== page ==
John Hopkinson

Last updated

John Hopkinson
John Hopkinson.jpg
Born(1849-07-27)27 July 1849
Died27 August 1898(1898-08-27) (aged 49)
Nationality British
Known for Hopkinson effect
Awards Royal Medal (1890)
Scientific career
Fields physics, electrical engineering

John Hopkinson, FRS, (27 July 1849 – 27 August 1898) was a British physicist, electrical engineer, Fellow of the Royal Society and President of the IEE (now the IET) twice in 1890 and 1896. He invented the three-wire (three-phase) system for the distribution of electrical power, for which he was granted a patent in 1882. He also worked in many areas of electromagnetism and electrostatics, and in 1890 was appointed professor of electrical engineering at King's College London, where he was also director of the Siemens Laboratory. [1]


Hopkinson's law, the magnetic counterpart to Ohm's law, is named after him.

Life and career

John Hopkinson was born in Manchester, the eldest of 5 children. His father, also called John, was a mechanical engineer. He was educated at Queenwood School in Hampshire and Owens College in Manchester. He won a scholarship to Trinity College, Cambridge in 1867 and graduated in 1871 as Senior Wrangler, having placed first in the demanding Cambridge Mathematical Tripos examination. [2] During this time he also studied for and passed the examination for a BSc from the University of London. Hopkinson could have followed a purely academic career but instead chose engineering as his vocation. He was a Cambridge Apostle.

After working first in his father's engineering works, Hopkinson took a position in 1872 as an engineering manager in the lighthouse engineering department of Chance Brothers and Company in Smethwick. In 1877 Hopkinson was elected a Fellow of the Royal Society in recognition of his application of Maxwell's theory of electromagnetism to problems of electrostatic capacity and residual charge. In 1878 he moved to London to work as a consulting engineer, focusing particularly on developing his ideas about how to improve the design and efficiency of dynamos. Hopkinson's most important contribution was his three-wire distribution system, patented in 1882. In 1883 Hopkinson showed mathematically that it was possible to connect two alternating current dynamos in parallel-—a problem that had long bedevilled electrical engineers. [3] [4] He also studied magnetic permeability at high temperature, and discovered what was later called the Hopkinson peak effect. [5]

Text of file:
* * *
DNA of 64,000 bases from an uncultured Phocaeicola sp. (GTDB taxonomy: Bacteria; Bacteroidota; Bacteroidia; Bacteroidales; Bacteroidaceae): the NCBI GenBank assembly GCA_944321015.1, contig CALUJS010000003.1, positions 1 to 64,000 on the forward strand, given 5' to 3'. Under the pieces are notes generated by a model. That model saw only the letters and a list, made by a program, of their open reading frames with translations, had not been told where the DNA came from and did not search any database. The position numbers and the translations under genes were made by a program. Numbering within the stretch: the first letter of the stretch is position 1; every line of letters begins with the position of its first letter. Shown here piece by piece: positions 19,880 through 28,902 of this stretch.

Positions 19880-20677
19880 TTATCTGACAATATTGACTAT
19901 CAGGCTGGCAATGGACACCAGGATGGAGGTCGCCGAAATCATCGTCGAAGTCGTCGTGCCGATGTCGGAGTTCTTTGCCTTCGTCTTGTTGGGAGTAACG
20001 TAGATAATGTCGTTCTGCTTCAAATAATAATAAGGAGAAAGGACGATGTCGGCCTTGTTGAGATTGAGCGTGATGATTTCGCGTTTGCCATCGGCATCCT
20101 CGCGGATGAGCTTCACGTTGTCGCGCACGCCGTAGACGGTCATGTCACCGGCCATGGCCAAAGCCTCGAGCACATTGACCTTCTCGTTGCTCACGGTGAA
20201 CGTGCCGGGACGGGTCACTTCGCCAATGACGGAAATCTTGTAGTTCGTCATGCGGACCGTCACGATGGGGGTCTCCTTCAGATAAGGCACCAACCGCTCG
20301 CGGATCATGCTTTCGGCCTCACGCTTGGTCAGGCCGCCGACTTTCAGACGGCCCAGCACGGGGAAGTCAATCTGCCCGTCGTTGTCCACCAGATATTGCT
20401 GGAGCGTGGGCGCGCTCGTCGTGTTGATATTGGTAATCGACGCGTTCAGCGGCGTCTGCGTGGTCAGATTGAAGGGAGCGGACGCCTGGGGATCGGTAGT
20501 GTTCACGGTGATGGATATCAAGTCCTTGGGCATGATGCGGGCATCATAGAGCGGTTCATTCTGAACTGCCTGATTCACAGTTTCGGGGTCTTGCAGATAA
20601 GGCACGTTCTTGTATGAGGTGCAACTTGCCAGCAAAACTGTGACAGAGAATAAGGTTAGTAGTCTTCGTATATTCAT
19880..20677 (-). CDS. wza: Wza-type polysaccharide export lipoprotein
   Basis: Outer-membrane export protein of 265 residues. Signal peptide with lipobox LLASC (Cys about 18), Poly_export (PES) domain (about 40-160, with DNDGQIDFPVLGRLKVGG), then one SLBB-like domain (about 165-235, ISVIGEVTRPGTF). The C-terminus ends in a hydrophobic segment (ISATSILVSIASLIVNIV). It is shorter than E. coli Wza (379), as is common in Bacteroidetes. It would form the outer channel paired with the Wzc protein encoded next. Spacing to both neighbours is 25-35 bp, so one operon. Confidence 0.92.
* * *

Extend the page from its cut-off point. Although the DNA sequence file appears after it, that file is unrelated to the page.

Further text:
The series-parallel method of electric motor control, for which Hopkinson was granted a British patent in 1881, would prove to be an important advance in the development of electric railways. [6] He applied for a US patent in 1892, triggering an interference proceeding against American inventor Rudolph M Hunter, who had been granted a US patent for the method in 1888. [7] The US Patent Office affirmed Hopkinson's claim to priority of invention, but his British patent expired before the case was resolved, rendering him ineligible for a US patent (his US patent, had one been issued, would have expired concurrently with his British patent). [8]

Hopkinson twice held the office of President of the Institution of Electrical Engineers. During his second term, Hopkinson proposed that the Institution should make available the technical knowledge of electrical engineers for the defence of the country. In 1897 the Volunteer Corps of Electrical Engineers was formed and Hopkinson became major in command of the corps.

Personal life and legacy

Memorial plaque at Cambridge Memorial to John Hopkinson, Free School Lane - - 699093.jpg
Memorial plaque at Cambridge

On 27 August 1898, Hopkinson and three of his six children, John Gustave, Alice and Lina Evelyn, were killed in a mountaineering accident on the Petite Dent de Veisivi, Val d'Hérens, in the Pennine Alps, Switzerland.

As a memorial to John Hopkinson and his son, the 1899 extension to the Engineering Laboratory in the New Museums Site of the University of Cambridge was named after him. A plaque commemorating this is fixed to the wall in Free School Lane. [9] The Hopkinson and Imperial Chemical Industries Professorship of Applied Thermodynamics is named in his honour. [10]

There is a memorial sundial to Alice Hopkinson in the gardens of Newnham College, Cambridge from which she had recently graduated; the Lina Evelyn Hopkinson Scholarship is awarded to pupils at Wimbledon High School for English Literature.

At the Victoria University of Manchester the Electro-technical Laboratory (1912) in Coupland Street was named after him. [11]

His sons Bertram and Cecil, wife Evelyn and daughter Ellen (married James Alfred Ewing in 1912) are buried in the Ascension Parish Burial Ground, Cambridge; the rest of the family are interred in Switzerland.

See also

Related Research Articles

Charles Proteus Steinmetz 19th and 20th-century mathematician and electrical engineer

Charles Proteus Steinmetz was a German-born American mathematician and electrical engineer and professor at Union College. He fostered the development of alternating current that made possible the expansion of the electric power industry in the United States, formulating mathematical theories for engineers. He made ground-breaking discoveries in the understanding of hysteresis that enabled engineers to design better electromagnetic apparatus equipment especially electric motors for use in industry.

John Ambrose Fleming English electrical engineer and physicist

Sir John Ambrose Fleming FRS was an English electrical engineer and physicist who invented the first thermionic valve or vacuum tube, designed the radio transmitter with which the first transatlantic radio transmission was made, and also established the right-hand rule used in physics.